Saperavi, making full-flavoured age worthy reds, is Georgia's outstanding red grape variety. It responds superbly to the traditional method of fermentation in subterranean clay amphoras, qvevri, before ageing a year in French oak to enhance development, resulting here in a rich red with ripe cherry notes and good structure.

Red wine, medium bodied, 13.0%, light oak flavour, now to 2021

 

5. LEBANON: Château Ksara Réserve du Couvent 2014 (Red)

The wine the Lebanese drink, Ksara is the country's oldest winery. This is a big, chunky and spicy red made from a Mediterranean blend of mostly syrah and cabernet sauvignon.

Chateau Ksara is the oldest and largest winery in Lebanon, and with over 150 years of experience it is not surprising that their wines win awards every year.

Winemaking actually began in Lebanon a staggering 5,000 years ago, and the Christian faith even cites Jesus’ ‘'water to wine’ miracle happened here. This rich winemaking history means it is not surprising that it is Lebanon’s Bekaa Valley that hosts the ancient Roman temple of Bacchus – Roman God of wine – rather than other more famous wine-producing countries.

In fact, Chateau Ksara has fittingly religious roots: it was founded by Jesuit monks in 1857, who brought the winery through the first 120 years of its existence, only relinquishing control to local businessmen in 1973. It was these monks who discovered the stunning underground caves that are still used to store Ksara’s wines and that are part of the reason it is such a popular visitor attraction for wine lovers worldwide. The monks were also responsible for producing Lebanon’s first dry red wine.

At the end of the First World War, the French were mandated to govern Lebanon as part of the Versailles peace talks. This meant an insurgence of French soldiers and civil servants whose palates were not used to the traditional sweet raisin-based wines of Lebanon, so the monks began to plant more French varieties such as carignan, muscat and ugni blanc, setting them in good stead for the Rhône and Bordeaux varieties for which they are now famous.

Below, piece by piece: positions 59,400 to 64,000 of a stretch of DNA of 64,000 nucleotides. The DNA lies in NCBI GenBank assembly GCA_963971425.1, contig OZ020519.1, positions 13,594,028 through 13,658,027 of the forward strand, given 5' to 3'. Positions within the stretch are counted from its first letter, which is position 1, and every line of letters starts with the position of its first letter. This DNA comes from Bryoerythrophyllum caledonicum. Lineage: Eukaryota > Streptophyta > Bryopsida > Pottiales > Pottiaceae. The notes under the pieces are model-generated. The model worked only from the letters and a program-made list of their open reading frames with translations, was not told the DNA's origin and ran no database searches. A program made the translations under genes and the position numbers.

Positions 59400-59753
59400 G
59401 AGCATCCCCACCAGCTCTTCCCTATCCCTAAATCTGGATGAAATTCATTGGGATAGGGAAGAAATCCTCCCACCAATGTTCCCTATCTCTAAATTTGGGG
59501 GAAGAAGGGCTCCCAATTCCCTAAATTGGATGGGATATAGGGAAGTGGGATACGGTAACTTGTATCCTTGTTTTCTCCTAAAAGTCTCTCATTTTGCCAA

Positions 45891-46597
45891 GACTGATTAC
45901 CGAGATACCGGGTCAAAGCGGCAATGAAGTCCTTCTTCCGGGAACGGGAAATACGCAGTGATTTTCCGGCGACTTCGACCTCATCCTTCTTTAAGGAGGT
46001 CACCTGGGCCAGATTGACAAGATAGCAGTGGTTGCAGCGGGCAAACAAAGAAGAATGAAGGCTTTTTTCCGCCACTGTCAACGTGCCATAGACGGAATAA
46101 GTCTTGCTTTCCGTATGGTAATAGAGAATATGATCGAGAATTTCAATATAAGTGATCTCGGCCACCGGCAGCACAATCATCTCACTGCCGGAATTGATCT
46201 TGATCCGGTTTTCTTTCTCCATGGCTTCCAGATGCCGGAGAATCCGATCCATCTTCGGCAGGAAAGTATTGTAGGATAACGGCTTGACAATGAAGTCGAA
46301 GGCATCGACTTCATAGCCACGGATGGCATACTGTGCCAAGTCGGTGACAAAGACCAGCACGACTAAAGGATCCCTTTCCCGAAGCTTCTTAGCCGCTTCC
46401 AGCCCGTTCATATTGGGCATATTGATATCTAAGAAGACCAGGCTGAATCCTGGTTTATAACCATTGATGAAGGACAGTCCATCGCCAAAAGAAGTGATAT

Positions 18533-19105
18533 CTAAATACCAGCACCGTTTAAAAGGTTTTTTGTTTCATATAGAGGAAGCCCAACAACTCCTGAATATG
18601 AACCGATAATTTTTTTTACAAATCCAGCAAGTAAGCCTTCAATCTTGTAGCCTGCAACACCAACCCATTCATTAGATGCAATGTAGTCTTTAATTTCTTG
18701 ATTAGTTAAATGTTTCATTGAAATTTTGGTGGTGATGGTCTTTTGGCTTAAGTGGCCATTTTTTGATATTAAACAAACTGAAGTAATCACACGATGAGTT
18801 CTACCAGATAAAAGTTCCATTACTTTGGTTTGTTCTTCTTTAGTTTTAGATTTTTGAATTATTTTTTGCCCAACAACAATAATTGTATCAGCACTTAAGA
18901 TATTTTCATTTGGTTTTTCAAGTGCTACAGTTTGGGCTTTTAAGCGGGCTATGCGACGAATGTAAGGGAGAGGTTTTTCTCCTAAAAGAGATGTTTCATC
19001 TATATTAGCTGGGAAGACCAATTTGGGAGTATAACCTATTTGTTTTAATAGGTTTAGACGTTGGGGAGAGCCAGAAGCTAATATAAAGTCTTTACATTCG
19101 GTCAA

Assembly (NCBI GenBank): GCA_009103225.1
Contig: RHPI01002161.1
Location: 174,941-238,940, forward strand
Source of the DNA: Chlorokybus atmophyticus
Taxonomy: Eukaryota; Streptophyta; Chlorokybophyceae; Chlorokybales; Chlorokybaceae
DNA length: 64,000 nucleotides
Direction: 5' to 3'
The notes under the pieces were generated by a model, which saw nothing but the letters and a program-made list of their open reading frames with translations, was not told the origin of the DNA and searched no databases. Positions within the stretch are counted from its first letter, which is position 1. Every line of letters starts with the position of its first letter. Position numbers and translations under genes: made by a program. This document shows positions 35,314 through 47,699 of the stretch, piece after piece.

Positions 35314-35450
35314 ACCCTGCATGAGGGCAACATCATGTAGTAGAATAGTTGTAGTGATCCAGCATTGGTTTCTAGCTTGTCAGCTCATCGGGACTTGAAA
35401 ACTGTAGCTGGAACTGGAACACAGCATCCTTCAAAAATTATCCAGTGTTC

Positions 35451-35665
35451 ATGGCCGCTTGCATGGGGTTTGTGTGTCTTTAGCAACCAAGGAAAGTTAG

Incredibly, the chateau didn’t miss a single vintage during Lebanon’s war-ravaged years towards the end of the 20th century, and in 1993 it began planting cabernet sauvignon and syrah – the two varieties that now make up their ever-popular Réserve du Couvent wine.

Red wine, medium bodied, cabernet shiraz grape, 13.5%, no oak flavour, now to 2019

 

6, TURKEY: Kalecik Karasi, Vinkara 2014 (Red)

This is a Turkish original whose fragrant bouquet evoking raspberry and redcurrant, and charming and seductively caressing palate, should appeal to Burgundy lovers. It is delicious drunk cellar cool.

Vinkara – based in Kalecik, a town in the mountainous region north-east of Ankara – has been putting its heart and soul into revitalising the reputation of Turkish wines since 2003.

In fact, the Anatolia region, which encompasses most of Turkey, has a viticultural tradition dating back to the Hittites in 3000BC, but during the country’s turbulent political journey both the levels of production and the quality diminished.

Red wine, full bodied, 14.0%, light oak flavour, now to 2019

 

All wines from The Wine Society, Stevenage